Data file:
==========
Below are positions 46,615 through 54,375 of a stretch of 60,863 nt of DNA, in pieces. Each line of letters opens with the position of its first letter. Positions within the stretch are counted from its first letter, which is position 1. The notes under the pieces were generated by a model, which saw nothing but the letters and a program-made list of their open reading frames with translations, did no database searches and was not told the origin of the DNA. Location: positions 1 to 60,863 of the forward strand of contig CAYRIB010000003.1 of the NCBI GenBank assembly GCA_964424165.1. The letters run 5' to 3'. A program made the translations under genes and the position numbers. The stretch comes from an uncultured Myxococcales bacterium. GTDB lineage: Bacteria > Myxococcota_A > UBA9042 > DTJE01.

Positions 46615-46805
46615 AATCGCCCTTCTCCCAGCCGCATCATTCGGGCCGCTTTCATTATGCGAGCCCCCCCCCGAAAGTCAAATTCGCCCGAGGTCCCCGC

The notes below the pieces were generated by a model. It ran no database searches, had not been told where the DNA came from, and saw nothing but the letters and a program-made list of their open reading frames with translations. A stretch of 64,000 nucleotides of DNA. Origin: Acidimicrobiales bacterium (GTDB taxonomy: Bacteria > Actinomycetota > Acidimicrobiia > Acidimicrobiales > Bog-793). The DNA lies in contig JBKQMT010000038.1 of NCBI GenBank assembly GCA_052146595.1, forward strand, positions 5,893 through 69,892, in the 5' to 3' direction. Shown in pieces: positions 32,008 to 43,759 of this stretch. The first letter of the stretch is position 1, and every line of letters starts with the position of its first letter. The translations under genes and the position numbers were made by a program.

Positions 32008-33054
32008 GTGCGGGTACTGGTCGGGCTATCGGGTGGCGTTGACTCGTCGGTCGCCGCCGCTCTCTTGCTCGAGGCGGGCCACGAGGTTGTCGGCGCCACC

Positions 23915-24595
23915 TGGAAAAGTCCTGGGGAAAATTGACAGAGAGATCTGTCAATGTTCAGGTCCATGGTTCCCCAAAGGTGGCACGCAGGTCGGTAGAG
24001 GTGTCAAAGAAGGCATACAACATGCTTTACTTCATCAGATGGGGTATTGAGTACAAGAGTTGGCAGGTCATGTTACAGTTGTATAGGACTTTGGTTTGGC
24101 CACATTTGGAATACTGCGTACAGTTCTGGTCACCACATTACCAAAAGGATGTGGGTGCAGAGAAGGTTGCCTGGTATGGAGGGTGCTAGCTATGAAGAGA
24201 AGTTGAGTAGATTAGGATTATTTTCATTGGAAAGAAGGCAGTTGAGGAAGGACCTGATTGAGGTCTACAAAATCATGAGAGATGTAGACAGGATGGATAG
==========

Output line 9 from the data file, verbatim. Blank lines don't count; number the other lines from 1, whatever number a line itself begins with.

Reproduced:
24001 GTGTCAAAGAAGGCATACAACATGCTTTACTTCATCAGATGGGGTATTGAGTACAAGAGTTGGCAGGTCATGTTACAGTTGTATAGGACTTTGGTTTGGC